“We don’t solve problems by misrepresenting what the real scenario is. It’s true that ISPs have way too much power over these markets, and they can see and collect a ton of information on you which can absolutely be misused in privacy-damaging ways. But let’s at least be honest about how it’s happening and what it means. That’s the only way we’re going to see real solutions to these issues.”
—–Mike Masnick on Techdirt on the ignorance of supporters, critics, and the public regarding consumer broadband privacy protections, which were just repealed by straight party line votes in Congress, as part of the Congressional Review Act, which allows the legislative branch to eliminate regulations and limits an agency’s ability to issue similar rules to the ones being struck down. President Trump is expected to sign the bill.
I can see both sides of the Internet “privacy” debate. All I ask is that the average screaming head on TV knows what she’s talking about, and that the news media try to educate citizens on the issue, not portray it as another Obama did it so it’s wonderful, Trump is overturning it, so it’s the end of the world. This morning I watched Morning News Babe Robin Meade roll her eyes while “describing’ what the bill does completely inaccurately. The bill, her unhappy face broadcast is baaaad like everything the Trump Administration and Republicans do is baaaaad. Then she explained that the bill would allow internet service providers, browsers and “search engines” to take your internet history and sell it to big corporations. Then she giggled about how Max Temkin, inventor of some card game* I have never heard of, promised in a tweet…
“If this shit passes I will buy the browser history of every congressman and congressional aide and publish it.”
Robin, not having the foggiest idea what the bill really did, thought this was so funny and cool. She did not inform her audience, some of whom were actually seeking reliable information and not just tuning in to ogle, that..
- The bill only undoes the Obama FCC regulations that stopped ISPs from gathering data on its customers’ internet use, and they hadn’t taken effect yet. In other words, it changes nothing.
- Google, Amazon, Facebook, and other browsers and internet services still can gather anything they get their grubby cyber paws on. The FCC doesn’t regulate them.
- As Masnick explains, neither Temkin nor anyone else can buy individual web-use data:
You can’t buy Congress’ internet data. You can’t buy my internet data. You can’t buy your internet data. That’s not how this works. It’s a common misconception. We even saw this in Congress four years ago, where Rep. Louis Gohmert went on a smug but totally ignorant rant, asking why Google won’t sell the government all the data it has on people. As we explained at the time, that’s not how it works*. Advertisers aren’t buying your browsing data, and ISPs and other internet companies aren’t selling your data in a neat little package. It doesn’t help anyone to blatantly misrepresent what’s going on.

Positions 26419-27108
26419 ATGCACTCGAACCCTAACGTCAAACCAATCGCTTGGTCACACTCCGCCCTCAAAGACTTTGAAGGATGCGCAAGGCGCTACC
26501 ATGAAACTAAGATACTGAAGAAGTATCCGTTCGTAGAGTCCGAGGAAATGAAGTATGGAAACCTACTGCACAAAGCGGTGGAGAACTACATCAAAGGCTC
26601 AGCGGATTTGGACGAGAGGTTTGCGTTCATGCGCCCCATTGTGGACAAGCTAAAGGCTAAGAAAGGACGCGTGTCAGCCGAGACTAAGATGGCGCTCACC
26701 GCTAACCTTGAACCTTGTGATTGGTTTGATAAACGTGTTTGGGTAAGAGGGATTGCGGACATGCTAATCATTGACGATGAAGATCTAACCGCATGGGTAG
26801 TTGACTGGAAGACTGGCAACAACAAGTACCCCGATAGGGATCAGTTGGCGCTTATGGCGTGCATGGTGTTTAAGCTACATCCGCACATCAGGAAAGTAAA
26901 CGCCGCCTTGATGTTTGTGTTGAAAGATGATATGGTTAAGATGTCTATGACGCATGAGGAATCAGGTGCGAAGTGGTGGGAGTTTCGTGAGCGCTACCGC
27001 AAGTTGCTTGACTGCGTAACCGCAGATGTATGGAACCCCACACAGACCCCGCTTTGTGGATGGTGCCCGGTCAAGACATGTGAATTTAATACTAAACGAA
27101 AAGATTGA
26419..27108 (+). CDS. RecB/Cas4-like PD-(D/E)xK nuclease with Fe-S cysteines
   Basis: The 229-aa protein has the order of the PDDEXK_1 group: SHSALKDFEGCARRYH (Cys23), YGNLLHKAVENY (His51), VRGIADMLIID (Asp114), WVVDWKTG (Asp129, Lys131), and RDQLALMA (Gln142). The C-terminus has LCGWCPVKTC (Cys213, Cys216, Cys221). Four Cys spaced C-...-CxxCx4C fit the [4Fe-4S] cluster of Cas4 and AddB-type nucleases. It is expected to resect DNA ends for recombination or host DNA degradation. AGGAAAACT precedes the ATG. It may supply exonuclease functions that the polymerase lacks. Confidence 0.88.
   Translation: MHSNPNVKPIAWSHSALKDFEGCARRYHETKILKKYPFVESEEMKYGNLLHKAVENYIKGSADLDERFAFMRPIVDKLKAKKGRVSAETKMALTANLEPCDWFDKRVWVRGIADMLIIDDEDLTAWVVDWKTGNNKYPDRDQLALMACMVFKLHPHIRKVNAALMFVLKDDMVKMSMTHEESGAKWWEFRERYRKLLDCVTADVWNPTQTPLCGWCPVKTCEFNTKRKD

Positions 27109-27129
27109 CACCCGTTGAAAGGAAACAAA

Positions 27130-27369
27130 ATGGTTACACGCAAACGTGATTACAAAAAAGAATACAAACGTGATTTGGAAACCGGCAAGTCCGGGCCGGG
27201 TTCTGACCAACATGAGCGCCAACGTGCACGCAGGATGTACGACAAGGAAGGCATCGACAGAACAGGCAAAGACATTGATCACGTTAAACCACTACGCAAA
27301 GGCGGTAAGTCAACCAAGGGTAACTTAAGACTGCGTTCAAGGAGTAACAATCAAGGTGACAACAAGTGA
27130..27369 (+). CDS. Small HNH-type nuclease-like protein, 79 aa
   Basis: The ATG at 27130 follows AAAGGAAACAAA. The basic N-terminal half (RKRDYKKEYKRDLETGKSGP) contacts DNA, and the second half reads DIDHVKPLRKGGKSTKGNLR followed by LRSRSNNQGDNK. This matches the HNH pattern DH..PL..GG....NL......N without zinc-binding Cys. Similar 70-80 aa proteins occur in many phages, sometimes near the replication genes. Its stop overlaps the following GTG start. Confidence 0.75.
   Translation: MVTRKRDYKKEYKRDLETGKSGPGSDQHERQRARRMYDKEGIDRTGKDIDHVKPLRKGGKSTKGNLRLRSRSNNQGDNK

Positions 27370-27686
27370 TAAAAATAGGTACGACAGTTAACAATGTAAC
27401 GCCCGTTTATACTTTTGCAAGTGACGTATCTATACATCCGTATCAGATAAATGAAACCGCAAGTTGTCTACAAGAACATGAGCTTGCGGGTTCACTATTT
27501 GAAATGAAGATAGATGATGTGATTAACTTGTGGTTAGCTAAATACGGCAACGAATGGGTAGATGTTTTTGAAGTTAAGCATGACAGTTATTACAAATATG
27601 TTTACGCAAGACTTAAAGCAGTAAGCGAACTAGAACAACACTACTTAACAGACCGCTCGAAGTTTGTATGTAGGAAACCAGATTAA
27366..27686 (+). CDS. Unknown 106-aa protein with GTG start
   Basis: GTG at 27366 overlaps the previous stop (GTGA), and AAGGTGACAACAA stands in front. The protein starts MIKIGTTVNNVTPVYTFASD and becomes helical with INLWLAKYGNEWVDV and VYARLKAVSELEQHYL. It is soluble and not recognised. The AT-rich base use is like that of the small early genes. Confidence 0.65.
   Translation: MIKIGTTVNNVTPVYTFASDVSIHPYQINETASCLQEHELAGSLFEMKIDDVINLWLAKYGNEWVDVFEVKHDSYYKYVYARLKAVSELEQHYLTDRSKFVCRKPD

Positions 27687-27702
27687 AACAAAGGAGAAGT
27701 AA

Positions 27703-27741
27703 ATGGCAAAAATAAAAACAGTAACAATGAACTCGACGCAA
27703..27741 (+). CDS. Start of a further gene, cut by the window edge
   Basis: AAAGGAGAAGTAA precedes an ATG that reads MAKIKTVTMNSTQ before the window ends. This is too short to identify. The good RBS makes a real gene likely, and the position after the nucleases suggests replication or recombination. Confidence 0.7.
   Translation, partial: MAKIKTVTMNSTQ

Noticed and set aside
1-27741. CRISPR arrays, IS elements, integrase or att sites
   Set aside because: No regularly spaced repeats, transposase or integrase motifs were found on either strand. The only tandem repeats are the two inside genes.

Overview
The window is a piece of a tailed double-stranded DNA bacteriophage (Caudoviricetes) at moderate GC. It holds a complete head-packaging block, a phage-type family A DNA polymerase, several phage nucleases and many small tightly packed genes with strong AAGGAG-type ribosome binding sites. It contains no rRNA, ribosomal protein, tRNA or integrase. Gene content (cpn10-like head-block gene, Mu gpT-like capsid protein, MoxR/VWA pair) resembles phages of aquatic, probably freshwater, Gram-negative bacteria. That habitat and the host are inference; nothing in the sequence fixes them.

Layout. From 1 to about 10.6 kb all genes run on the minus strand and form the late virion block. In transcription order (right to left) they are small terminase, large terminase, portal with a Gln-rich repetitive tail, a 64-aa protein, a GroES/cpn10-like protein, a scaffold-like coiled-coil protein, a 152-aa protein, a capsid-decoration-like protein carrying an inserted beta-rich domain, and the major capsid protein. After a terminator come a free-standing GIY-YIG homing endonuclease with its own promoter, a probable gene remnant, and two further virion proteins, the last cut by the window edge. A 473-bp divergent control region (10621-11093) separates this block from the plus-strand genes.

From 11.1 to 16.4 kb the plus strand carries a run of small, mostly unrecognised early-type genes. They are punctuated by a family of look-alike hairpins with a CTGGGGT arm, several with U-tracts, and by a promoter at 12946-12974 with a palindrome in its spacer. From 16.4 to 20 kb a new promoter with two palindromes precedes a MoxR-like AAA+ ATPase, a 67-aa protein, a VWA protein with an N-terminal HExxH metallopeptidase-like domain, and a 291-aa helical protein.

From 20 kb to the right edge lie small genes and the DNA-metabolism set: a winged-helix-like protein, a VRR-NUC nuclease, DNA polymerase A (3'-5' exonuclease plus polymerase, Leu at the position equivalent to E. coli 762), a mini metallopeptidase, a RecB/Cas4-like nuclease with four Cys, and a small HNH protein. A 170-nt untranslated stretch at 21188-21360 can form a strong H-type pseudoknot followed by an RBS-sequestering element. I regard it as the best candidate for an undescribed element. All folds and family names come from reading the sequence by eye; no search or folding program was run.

When ISPs or online services have your data and “sell” it, it doesn’t mean that you can go to, say, AT&T and offer to buy “all of Louis Gohmert’s browsing history.” Instead, what happens is that these companies collect that data for themselves and then sell targeting. That is, when Gohmert goes to visit his favorite publication, that website will cast out to various marketplaces for bids on what ads to show. Thanks to information tracking, it may throw up some demographic and interest data to the marketplace. So, it may say that it has a page being viewed by a male from Texas, who was recently visiting webpages about boardgames and cow farming (to randomly choose some items). Then, from that marketplace, some advertisers’ computerized algorithms will more or less say “well, I’m selling boardgames about cows in Texas, and therefore, this person’s attention is worth 1/10th of a penny more to me than some other company that’s selling boardgames about moose.” And then the webpage will display the ad about cow boardgames. All this happens in a split second, before the page has fully loaded.
At no point does the ad exchange or any of the advertisers know that this is “Louis Gohmert, Congressional Rep.” Nor do they get any other info. They just know that if they are willing to spend the required amount to get the ad shown via the marketplace bidding mechanism, it will show up in front of someone who is somewhat more likely to be interested in the content.
Got that, Robin?
Probably not. Continue reading